The two stars are for fairness to the author since I can't judge material I couldn't force myself to listen to past the first chapter. I'm assuming the publisher listened to this and that's why they changed readers on the next installment, though why they hired this chick in the first place is a mystery.
As an aside, the same people like to review books like this and give them glowing recommendations. I'm starting to wonder why their standards are so low.
Dull, flat, one dimensional characters, laughable dialogue, and a very unpleasant female protagonist made this a dull, flat, one dimensional read.
The hyper melodramatic narration didn't help either.
Although others are buying into this, I couldn't get past the first seven chapters.
Sydney is a tough female cop. We know this because she says it over and over again. Kade is a vampire called in on a supernatural serial murder case where another vampire is suspected. They meet at a vicious crime scene where a young woman, who has been tortured and drained, has been tossed into the river. Sydney simultaneously falls into insta-lust and insta-hate with Kade.
Sydney is incredibly rude and unpleasant to Kade and gets in the vampire investigators face, telling him he isn't going to take her case -- even though he has automatic jurisdiction. (I'm thinking, ok, she has a problem with vampires, or supernaturals. That could be triggering her reaction.)
Sydney leaves the crime scene and decides she NEEDS sex with her werewolf boyfriend- with-benefits, and needs it NOW, to feel better. (What? Why was she such a bitch to the vamp she just met if she's cool with supernaturals? That doesn't make sense. And what's her psychological damage that she uses sex to feel better?)
Just when they were starting to get busy on the dance floor, Sydney and her were-toy are interrupted by Kade (who gets jealous -- really? They just met and she was a stone cold bitch to him!) Then we hear his thoughts where he 'feels' she is meant to be his. (Huh.)
After Kade puts a damper on the sexcapades, he and Sydney decide maybe they should just go do some investigating of the murders. They go to the morgue, check out the vic's tatoos, go to a tatoo parlor and get a tip from the owner that not only did the guy who did the tatoo used to work for her, but she has his name and address!!! Got it in one!
Kade and Sydney go to the guy's house, but when they get there, she tells Kade this is her case and she's a cop, and she's going in alone. Kade reminds her that the killer is a vampire and she's no match for him, but despite this sage advice, and his vow to protect her with his life, she of course, is determined that he isn't going to take her case away from her because -- wait for it -- she's a cop.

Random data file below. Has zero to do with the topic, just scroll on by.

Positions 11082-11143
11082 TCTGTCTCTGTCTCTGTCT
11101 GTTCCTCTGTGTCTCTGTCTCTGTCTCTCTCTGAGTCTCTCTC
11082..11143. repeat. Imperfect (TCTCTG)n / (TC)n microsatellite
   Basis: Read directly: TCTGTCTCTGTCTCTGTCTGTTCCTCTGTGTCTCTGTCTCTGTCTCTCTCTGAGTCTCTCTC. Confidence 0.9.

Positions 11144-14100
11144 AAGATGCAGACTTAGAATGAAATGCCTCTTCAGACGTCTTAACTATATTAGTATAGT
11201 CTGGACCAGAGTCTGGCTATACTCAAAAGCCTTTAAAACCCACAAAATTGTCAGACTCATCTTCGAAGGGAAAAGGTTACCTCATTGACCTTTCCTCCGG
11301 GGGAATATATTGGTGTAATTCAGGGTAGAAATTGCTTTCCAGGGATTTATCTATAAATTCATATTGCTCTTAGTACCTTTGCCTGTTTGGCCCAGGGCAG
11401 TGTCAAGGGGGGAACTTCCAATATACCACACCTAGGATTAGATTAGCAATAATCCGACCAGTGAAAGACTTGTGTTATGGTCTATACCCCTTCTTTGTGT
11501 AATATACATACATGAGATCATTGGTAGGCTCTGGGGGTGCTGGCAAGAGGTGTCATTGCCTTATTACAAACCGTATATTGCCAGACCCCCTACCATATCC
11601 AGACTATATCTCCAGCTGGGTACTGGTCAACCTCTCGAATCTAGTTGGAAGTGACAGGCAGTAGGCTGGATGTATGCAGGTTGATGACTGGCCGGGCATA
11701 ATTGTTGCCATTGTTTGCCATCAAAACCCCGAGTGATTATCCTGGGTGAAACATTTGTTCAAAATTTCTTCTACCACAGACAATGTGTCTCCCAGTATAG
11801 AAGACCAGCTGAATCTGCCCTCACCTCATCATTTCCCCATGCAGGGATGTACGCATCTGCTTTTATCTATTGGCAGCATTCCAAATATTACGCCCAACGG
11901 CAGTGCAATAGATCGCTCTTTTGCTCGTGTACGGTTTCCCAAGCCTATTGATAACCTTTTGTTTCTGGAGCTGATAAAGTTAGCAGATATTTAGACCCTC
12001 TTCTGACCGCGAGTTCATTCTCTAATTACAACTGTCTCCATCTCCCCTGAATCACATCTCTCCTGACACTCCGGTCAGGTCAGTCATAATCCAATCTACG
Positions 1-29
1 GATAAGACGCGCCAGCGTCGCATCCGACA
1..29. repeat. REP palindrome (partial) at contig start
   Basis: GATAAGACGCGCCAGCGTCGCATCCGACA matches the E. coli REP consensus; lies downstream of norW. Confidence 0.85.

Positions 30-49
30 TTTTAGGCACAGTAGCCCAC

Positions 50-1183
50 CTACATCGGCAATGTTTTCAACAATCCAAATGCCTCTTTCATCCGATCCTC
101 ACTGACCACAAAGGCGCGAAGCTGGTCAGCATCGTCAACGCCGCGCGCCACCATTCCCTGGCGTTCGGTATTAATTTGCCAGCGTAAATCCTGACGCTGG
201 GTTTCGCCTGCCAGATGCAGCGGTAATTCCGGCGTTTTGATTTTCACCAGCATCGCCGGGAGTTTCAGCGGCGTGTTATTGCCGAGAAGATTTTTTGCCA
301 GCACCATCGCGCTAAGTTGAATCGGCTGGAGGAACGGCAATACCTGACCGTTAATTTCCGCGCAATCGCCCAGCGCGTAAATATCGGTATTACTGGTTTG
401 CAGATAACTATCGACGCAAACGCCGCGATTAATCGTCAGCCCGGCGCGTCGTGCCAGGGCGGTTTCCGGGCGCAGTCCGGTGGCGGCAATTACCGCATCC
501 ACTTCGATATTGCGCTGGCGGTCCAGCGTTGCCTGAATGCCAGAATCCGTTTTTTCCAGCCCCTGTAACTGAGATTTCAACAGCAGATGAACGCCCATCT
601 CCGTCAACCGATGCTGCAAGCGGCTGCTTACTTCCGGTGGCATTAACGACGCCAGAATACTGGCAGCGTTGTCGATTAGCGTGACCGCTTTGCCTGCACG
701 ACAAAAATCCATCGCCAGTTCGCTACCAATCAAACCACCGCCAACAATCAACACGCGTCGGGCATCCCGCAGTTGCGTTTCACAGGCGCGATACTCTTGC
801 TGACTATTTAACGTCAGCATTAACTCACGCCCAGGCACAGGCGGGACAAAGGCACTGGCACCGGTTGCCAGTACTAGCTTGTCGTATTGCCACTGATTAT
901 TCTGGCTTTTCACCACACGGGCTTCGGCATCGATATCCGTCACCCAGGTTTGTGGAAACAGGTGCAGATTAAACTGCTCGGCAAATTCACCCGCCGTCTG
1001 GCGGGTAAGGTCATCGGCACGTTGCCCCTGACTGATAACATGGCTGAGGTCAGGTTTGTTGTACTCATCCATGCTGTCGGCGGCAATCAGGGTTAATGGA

He caves to her stupidity with little resistance, I guess because he's blinded by his attraction to her. She goes in the front door, while he goes around the back. But just in case anything goes wrong, he tells her to scream if anything bad happens and he'll come in.
Of course she's immediately attacked in the house, and falls into a big puddle of blood, but being too stupid to live, she doesn't scream. She has time to talk to the guy after he hits her on the back with a club and pulls out the duct tape, but being a tough cop, she still doesn't scream for help.
Instead, she shoots wildly into the dark and ends up killing the guy, their one and only lead.
But nobody thinks this is a problem. There isn't a moment of self reflection on her part that maybe, just maybe, her pride cost them a witness. Nothing. Nada. Zilch. (This is the point where I'm thinking maybe the reviews were wrong.)
The worst part is, she then leaves the grisly, blood-coated crime scene, where young women have been ritually murdered, and offers Kade "coffee" in her apartment. It's made clear that both of them know this is a euphemism for sex. He declines, deciding to continue the investigation. There's no explanation given as to why she doesn't feel the need to investigate as well. All we're told is she needs sex, NOW. To feel better.